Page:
Large estates built in the 1960s were intended for working families on low to moderate incomes as a transitional measure before moving into private housing.
Most properties were accordingly built to meet the needs of families as opposed to an increasingly single and older tenant group.
Today, however, public housing now serves an increasing proportion of elderly, single and economically and socially disadvantaged tenants.
Thus the need for one-bedroom dwellings has increased dramatically while the need for larger dwellings has decreased.
The chart below shows the mismatch between public housing stock, and demand as reflected by the public housing waiting list.
Unfortunately, legislative, regulatory and policy settings prevent authorities from actively trading public stock to help finance necessary dwelling upgrades (or from expanding stock levels by changing the mix of densities, dwelling types and locations to match the needs of target households).
As was shown in the above graphic, at the audit date it would have required almost 100 per cent turnover of households in one-bedroom properties to meet waiting list demand, as compared to only 25 per cent for three-bedroom properties.
The National Housing Supply Council projected that the demand across Australia from older householders for single households would increase from 86,500 to 189,800 between 2010 and 2029.
Reason 4 – The quality of public housing stock is in sharp deterioration
The public housing portfolio was found to be in a seriously deteriorating condition with the division estimating that 10,000 properties (or 14 per cent of the total) would reach obsolescence over the following four years, and a significant mismatch of properties to tenant needs.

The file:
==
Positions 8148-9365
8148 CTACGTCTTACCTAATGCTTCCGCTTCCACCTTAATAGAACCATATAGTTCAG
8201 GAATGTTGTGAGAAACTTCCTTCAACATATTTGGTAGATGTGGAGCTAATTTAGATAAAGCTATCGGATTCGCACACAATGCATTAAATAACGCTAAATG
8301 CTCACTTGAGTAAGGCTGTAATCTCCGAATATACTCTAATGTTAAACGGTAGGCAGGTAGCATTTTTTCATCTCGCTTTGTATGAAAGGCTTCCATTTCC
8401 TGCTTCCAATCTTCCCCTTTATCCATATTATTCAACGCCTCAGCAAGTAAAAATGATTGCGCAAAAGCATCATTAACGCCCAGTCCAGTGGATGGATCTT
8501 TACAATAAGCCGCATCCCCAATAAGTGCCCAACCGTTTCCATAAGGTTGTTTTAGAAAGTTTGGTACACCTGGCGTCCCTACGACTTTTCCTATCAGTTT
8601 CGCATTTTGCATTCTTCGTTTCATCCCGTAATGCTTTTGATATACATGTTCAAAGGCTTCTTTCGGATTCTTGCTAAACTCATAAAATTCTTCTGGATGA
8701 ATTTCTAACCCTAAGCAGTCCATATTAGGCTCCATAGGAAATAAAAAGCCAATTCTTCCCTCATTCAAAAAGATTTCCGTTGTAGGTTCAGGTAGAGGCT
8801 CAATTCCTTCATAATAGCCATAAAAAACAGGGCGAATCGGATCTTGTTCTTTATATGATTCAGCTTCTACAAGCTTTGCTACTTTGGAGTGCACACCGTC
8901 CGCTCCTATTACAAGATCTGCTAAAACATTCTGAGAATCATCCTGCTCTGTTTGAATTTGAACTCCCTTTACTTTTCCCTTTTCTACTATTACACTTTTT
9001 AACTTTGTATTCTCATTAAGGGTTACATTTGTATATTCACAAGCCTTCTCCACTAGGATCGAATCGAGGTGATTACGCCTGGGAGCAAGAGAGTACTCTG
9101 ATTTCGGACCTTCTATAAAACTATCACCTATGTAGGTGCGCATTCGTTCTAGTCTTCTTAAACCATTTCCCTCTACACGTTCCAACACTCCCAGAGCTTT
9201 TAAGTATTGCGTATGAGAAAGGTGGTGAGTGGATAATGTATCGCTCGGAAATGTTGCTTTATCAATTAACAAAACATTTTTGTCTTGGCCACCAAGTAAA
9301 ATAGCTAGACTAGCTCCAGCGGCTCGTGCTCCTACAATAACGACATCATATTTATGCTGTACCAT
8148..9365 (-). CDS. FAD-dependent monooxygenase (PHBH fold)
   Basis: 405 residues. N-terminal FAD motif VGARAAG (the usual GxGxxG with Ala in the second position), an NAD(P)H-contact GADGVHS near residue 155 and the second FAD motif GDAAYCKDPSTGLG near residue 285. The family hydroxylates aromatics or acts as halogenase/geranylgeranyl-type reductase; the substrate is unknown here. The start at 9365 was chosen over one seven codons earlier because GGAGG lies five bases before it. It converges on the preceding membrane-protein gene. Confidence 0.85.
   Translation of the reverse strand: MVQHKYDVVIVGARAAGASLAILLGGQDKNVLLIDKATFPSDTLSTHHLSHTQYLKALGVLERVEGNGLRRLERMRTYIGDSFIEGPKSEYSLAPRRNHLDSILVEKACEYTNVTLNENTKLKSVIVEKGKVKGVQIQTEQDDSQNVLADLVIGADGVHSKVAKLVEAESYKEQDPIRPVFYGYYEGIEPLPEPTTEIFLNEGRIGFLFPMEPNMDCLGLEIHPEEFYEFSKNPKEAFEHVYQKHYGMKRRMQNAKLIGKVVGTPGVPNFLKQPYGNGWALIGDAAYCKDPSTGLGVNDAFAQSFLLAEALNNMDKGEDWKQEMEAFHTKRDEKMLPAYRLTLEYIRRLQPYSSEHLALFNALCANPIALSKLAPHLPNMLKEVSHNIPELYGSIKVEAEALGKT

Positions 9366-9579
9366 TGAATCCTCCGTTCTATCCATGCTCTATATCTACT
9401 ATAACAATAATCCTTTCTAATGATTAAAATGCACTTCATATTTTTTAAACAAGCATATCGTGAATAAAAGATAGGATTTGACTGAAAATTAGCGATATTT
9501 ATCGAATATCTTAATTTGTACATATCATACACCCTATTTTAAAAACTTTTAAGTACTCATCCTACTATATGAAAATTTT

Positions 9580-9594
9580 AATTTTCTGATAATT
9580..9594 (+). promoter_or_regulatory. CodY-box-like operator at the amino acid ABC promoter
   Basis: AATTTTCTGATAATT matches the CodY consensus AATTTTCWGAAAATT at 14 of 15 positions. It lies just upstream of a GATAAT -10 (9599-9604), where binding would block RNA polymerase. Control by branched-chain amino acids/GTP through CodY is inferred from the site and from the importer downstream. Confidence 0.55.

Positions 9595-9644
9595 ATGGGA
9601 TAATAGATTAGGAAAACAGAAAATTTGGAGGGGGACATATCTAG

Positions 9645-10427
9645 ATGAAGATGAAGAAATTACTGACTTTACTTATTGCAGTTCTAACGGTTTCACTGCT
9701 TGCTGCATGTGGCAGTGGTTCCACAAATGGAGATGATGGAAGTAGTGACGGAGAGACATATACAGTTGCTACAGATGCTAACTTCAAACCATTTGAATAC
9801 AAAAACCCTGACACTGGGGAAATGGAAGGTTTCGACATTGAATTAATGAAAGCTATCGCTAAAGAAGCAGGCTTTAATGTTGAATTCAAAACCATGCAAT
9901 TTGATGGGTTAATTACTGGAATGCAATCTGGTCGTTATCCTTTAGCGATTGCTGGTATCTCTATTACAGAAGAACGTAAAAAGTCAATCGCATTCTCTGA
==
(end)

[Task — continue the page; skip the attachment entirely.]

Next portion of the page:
The asset base was found to be deteriorating awfully with 42 per cent of housing stock being over 30 years old.
Of course, properties of this age generally require more frequent and larger scale repairs, maintenance and upgrades.
Yet the division was found not to have articulated any long-term objectives or plans at all for public housing.
A property portfolio approaching $20 billion in value housing 127,357 Victorians, requires an “informed, cohesive and comprehensive asset management system”, but in fact no such systems were found to be in evidence.
In 2011 well over 14,000 dwellings (25 per cent) had not been assessed for over three years, with 2,400 of those not inspected for over five years, in spite of the supposed divisional policy to assess all properties at least three-yearly.
The division also estimated that, due to limitations within the system, maintenance costs of $298 million across the portfolio were, on average, understated by a whopping 138 per cent for each property.
As concluded by AHURI, is very little optimism that public housing can or will play a significant role in the overall housing system, or contribute in any significant way to addressing the supply of affordable rental housing stock.
Perhaps more importantly, there is no political will at all to invest in public housing.
Private housing is all there is, and government policy has clearly concluded that the road ahead will necessarily involve incentives for Mum and Dad investors to provide rental accommodation.
Institutional funds and the private sector won’t touch the sector because rental returns are too low.
Indeed the Treasury was approached with a request for investment from the Future Fund and the response was exactly that – the Future Fund will not invest in residential property because rental returns are too low.
So if the private sector won’t invest in rental housing because the returns are too low, and the Australian Government won’t invest its money there either, the only remaining alternative is to incentivise individual investors to do so.
And that’s why the negative gearing rules won’t be squashed.